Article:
Maybe you don't need a full-blown road safety audit? Maybe you just need me to peruse and comment on a concept - or give you some useful advice on a design detail.

A phone call costs (next to) nothing. Feel free to contact me to discuss any issue.

My experience includes:

  • Practicing in traffic management, traffic design and road safety engineering for over 45 years.
  • Being the principal author of the original 1994 Austroads Road Safety Audit guide and the 2002 and 2009 revisions. This work still forms the bulk of the current Austroads practical road safety audit guide (Austroads Guide to Road Safety, Part 6A, 2019).
  • Carrying out road safety audit and crash investigation training in all Australian jurisdictions since 1994. This training continues today. One benefit of this Australia-wide involvement is that I get to see a wide range of design concepts, road safety issues and problem-solving ideas.
  • Carrying out hundreds of road safety audits around Australia - for design projects, existing roads and roadwork traffic management schemes.
  • Conducting crash investigations across Australia. This provides me with ongoing experience about road design elements that can result in crashes.
  • An expertise in traffic signs and line marking that is probably without parallel outside state road authorities. I have been an active member of the national committee responsible for AS 1742, the MUTCD (Manual of uniform traffic control devices) since 1984. Aspects of traffic signing that I have initiated or had a major influence on, over the years include: freeway-to-freeway interchange signing (a recent initiative of mine), parking control signs (I did most of the design work for these, so they are legible and comprehendable), street name signs (the Standard includes my earlier work on legibility), alpha-numeric route numbering , combined curve and intersection warning signs (I was the first to propose this in Australia), the principal of upward pointing arrows on direction signs, and standardising the use of arrow shapes on direction signs. Much of this is based on my appreciation of 'human factors' in road safety.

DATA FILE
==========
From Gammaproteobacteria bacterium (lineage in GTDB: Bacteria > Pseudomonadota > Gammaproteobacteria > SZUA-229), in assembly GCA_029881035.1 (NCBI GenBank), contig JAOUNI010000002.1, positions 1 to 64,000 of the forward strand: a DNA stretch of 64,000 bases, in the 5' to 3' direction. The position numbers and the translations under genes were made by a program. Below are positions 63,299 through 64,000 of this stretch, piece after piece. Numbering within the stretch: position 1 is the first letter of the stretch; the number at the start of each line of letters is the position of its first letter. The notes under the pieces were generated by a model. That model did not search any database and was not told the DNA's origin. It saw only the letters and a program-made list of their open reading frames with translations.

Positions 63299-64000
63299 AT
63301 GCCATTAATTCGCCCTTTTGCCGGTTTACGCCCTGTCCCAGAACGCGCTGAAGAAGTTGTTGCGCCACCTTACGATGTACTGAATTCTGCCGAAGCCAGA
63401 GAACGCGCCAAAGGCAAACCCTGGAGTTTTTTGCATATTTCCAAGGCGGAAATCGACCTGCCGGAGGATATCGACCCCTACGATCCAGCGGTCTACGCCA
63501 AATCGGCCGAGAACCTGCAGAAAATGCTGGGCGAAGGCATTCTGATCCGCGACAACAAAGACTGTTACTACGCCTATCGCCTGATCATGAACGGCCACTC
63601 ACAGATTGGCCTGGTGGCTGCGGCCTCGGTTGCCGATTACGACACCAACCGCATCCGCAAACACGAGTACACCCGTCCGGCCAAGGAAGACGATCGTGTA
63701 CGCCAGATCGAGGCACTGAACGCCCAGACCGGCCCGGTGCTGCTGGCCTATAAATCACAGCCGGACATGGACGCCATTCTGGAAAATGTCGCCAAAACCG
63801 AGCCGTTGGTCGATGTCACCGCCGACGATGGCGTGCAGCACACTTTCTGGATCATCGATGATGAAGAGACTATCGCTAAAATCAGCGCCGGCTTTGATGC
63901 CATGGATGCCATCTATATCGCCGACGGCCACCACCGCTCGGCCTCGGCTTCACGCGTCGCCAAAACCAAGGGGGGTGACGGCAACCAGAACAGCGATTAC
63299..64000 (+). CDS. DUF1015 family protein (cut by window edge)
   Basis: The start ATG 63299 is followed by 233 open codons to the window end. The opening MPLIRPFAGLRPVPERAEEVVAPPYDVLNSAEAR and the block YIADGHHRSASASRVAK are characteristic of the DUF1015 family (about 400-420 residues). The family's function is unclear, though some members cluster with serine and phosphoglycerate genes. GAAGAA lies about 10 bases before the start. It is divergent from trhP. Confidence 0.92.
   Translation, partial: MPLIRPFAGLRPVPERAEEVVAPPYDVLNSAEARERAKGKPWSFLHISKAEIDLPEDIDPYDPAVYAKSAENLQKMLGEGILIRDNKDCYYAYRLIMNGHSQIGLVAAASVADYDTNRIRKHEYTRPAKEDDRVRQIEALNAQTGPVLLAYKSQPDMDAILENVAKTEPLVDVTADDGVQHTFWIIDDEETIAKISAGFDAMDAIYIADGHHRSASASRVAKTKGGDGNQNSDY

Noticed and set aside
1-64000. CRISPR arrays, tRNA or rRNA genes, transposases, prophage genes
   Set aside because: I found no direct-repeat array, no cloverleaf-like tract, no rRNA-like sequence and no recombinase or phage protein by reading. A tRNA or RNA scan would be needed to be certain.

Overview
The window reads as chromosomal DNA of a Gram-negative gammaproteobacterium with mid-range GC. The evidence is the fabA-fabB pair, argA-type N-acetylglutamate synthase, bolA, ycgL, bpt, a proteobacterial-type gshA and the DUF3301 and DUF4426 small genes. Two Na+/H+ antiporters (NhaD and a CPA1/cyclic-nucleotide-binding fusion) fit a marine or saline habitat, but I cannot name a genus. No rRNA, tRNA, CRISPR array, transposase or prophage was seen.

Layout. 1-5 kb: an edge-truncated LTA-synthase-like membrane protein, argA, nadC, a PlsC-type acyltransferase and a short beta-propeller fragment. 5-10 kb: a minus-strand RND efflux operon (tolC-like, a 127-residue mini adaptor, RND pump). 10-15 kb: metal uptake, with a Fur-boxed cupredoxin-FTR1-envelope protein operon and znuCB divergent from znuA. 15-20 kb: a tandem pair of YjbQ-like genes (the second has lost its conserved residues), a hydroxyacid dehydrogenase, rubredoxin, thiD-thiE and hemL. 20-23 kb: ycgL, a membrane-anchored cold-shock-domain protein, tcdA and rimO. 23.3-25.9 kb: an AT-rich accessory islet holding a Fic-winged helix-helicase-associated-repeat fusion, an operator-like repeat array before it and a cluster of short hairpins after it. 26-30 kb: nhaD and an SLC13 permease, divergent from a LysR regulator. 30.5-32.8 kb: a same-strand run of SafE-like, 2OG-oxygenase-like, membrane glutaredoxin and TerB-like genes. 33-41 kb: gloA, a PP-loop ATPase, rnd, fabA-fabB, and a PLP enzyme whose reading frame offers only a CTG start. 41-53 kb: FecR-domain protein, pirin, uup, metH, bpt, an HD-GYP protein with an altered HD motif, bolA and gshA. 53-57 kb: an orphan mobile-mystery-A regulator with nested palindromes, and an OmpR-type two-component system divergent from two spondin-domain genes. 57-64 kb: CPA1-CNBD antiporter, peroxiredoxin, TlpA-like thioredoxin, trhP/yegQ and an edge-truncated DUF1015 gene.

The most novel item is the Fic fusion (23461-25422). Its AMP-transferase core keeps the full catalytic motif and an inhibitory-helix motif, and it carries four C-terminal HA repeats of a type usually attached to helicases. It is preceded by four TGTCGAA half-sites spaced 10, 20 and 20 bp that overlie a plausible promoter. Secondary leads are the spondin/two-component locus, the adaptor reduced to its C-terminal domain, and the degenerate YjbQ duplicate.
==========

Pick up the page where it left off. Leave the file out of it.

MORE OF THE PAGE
• An appreciation of road user behaviour and other 'human factors' issues that influence safe and effective road designs. 'Standards don't necessarily equal safety' is the theme of one of my training presentations: we need to design roads that are 'fit for purpose'. This requires an understanding of road user behaviour.

Select your road safety auditors carefully.

Many practitioners offer to do road safety audits.

Some claim to specialise in it. Sadly, very few are very good at it - too many safety problems continue to slip through.

I trust I will be able to help you. But if I am unable to, I am happy to recommend other people that I know have the right experience, aptitude, attitude and competence.

My audit reports: I will provide you with relevant, direct and succinct advice on any safety-related issues that need to be addressed.

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Audits of Roadwork Traffic Guidance Schemes

Roadworks are involved in an undue number of collisions. Changing the traffic layout on a road and having workers close to traffic has the potential to create safety problems, unless they are safely managed.

A road safety audit of a Traffic Management Plan or a Traffic Guidance Scheme is not just about the scheme's compliance with guidelines or standards. What are the potential conflicts and risks? Will it function as intended?

Out on site, an audit of the traffic management arrangements is not simply to check their conformance with the approved plans. It's a check of its ‘fitness for purpose’: will it work safely, in the manner that was intended?

I have undertaken roadworks audits for numerous companies, as well as for road authorities. If I can help you, please contact me.

Help with Signs and Lines